Sarangani’s southern punch

THE REGION
November 27, 2019

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Sarangani, famed for its “Fighting Senator” Manny Pacquiao, has the unique the distinction of being one of the country’s youngest provinces and at the same time, one of the oldest.

This Old World charm takes center stage once more as it celebrates its 27th provincial founding day and the 17th MunaTo Festival on Nov. 28-30.

Derived from the Blaan phrase Muna Toh or “first people”, festivities kick off on Nov. 28 with the MunaTo Run, Employees Day, the second Flowerhorn and Betafish Show, and the Municipal Village which will showcase the local produce, cuisine, souvenirs, and tourist attractions of the seven municipalities.

The Craft Conference and Exhibition with Cultural Presentations will display the intricate hand-weaving tradition of the lumad tribes such as Blaan, Tagakaolo, Tboli, as well as Moro communities such as the Maguindanaon, Maranao and Taosug.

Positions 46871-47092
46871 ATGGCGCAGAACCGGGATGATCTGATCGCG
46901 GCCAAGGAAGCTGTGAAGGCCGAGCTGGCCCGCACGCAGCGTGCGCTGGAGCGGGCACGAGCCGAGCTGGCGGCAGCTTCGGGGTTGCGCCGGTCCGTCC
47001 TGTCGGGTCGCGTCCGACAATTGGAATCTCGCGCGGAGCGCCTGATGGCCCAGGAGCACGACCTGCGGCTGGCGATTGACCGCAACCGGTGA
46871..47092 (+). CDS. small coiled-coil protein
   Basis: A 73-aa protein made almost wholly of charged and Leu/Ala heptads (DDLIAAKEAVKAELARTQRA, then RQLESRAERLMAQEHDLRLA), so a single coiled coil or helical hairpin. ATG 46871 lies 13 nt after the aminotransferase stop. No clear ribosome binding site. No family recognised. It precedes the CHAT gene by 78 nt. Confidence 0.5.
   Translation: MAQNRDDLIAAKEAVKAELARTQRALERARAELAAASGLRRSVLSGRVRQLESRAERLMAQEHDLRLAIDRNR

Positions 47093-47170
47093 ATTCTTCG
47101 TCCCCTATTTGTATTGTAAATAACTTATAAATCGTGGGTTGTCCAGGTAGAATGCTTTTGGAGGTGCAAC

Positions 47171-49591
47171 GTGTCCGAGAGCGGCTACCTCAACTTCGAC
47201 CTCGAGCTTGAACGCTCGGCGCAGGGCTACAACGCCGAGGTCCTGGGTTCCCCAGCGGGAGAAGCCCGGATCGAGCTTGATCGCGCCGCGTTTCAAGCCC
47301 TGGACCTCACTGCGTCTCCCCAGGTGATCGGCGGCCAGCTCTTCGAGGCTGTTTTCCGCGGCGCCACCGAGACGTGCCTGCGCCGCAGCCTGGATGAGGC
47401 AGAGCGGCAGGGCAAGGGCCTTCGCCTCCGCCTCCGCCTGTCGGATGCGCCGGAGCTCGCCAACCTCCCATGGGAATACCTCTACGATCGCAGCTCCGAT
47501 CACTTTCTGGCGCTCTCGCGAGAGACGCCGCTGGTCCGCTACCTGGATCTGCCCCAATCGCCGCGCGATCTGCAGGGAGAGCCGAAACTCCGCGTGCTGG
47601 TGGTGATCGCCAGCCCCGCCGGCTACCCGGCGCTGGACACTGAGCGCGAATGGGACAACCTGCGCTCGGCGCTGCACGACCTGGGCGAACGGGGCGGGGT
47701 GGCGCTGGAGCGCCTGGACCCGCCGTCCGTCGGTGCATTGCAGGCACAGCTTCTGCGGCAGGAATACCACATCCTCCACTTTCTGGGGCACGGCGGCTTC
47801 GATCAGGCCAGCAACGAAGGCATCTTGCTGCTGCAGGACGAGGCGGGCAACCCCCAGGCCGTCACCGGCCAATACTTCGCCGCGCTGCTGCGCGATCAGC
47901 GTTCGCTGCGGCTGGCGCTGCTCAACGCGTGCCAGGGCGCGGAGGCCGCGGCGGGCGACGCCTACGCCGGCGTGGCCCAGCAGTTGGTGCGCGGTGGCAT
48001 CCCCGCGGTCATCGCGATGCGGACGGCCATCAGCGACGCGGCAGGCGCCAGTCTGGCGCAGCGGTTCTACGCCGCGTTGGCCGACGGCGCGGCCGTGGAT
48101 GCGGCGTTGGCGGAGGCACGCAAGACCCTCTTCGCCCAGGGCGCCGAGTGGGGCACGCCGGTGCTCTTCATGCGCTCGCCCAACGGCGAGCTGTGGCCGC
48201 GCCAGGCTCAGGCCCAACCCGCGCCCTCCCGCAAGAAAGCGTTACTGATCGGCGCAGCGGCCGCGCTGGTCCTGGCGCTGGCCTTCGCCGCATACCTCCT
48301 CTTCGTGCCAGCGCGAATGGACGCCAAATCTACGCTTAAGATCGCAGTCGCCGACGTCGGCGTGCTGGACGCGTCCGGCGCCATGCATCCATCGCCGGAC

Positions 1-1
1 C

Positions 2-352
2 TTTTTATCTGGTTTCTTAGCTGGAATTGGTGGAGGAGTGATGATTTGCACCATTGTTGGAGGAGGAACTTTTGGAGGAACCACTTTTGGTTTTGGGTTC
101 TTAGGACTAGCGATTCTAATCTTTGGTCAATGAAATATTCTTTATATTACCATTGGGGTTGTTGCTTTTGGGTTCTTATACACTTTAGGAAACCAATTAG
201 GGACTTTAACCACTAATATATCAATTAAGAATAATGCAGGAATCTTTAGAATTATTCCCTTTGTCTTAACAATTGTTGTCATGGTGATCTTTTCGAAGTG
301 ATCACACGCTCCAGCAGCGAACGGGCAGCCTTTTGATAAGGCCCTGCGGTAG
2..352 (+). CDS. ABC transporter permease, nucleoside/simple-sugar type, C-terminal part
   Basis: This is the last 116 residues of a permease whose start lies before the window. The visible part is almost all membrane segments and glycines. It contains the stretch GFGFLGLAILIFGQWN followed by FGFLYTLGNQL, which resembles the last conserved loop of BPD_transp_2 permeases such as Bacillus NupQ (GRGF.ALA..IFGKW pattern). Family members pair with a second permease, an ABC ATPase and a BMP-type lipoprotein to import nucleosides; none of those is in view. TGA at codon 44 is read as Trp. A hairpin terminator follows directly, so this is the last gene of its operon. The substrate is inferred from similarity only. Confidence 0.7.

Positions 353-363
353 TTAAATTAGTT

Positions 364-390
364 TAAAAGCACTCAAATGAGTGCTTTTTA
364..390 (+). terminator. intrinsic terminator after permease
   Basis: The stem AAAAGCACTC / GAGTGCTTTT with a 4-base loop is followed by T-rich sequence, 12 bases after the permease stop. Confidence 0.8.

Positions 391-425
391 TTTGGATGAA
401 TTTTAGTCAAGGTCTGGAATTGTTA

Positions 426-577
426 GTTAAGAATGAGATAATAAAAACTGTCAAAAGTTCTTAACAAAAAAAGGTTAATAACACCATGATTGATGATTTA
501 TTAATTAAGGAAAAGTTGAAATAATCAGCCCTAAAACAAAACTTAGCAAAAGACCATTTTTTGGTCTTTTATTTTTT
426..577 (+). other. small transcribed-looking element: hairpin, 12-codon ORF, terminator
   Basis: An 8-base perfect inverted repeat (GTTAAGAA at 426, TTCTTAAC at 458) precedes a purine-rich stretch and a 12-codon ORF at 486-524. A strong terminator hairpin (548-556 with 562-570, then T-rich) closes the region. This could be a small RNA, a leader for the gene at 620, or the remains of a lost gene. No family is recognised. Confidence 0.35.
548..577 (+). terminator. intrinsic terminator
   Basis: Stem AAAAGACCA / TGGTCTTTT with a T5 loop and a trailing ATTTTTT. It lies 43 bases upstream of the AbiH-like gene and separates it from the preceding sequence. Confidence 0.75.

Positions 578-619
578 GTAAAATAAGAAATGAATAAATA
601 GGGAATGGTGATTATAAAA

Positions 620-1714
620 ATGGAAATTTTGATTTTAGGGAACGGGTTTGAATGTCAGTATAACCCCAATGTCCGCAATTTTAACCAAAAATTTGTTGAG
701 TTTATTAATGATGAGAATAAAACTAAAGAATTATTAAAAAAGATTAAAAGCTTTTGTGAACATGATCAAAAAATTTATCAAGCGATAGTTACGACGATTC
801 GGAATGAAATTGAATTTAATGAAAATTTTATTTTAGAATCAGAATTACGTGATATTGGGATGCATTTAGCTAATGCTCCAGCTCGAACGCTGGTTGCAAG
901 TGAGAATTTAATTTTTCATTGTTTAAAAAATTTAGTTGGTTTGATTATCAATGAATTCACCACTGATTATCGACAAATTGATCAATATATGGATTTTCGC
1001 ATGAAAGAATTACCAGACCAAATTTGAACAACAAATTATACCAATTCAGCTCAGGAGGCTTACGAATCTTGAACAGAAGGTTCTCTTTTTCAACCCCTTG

There will also be weaving demonstrations on the Blaan Mabal Tabih fabric, considered the crown jewel of Sarangani’s cultural resources which is woven at the Lamlifew School of Living Traditions in Malungon.

The fest will also showcase the work of Bai Estelita Bantilan, a Blaan igem (mat) weaver of Malapatan, who was accorded the Gawad Manlilikha ng Bayan (National Living Treasure) by President Rodrigo Duterte in 2017 through the National Commission on Culture and the Arts.

Sarangani governor Steve Chiongbian Solon said the festival will showcase nature, culture and adventure which are the province’s tourist top drawers.

Fringe events in the fest include the Pearl of Sarangani pageant which will select the province’s ambassadresses of goodwill and tourism, MunaTo Youth Day, Week of Peace, Indigenous Peoples Day, Tribal Sports, Jesus Reigns, extreme sports competitions, and a host of sporting, arts, entertainment and socio-civic events.

Activities will be held at the Provincial Capitol Complex in Alabel town.

Sarangani was created in 1992 from the coastal towns of South Cotabato, and dates back to the Metal Age based on the anthropomorphic burial jars unearthed in the caves in Maitum town. Now on display at the National Museum, the jars are described as “exceptional archaeological assemblage and unparalleled in Southeast Asia”.


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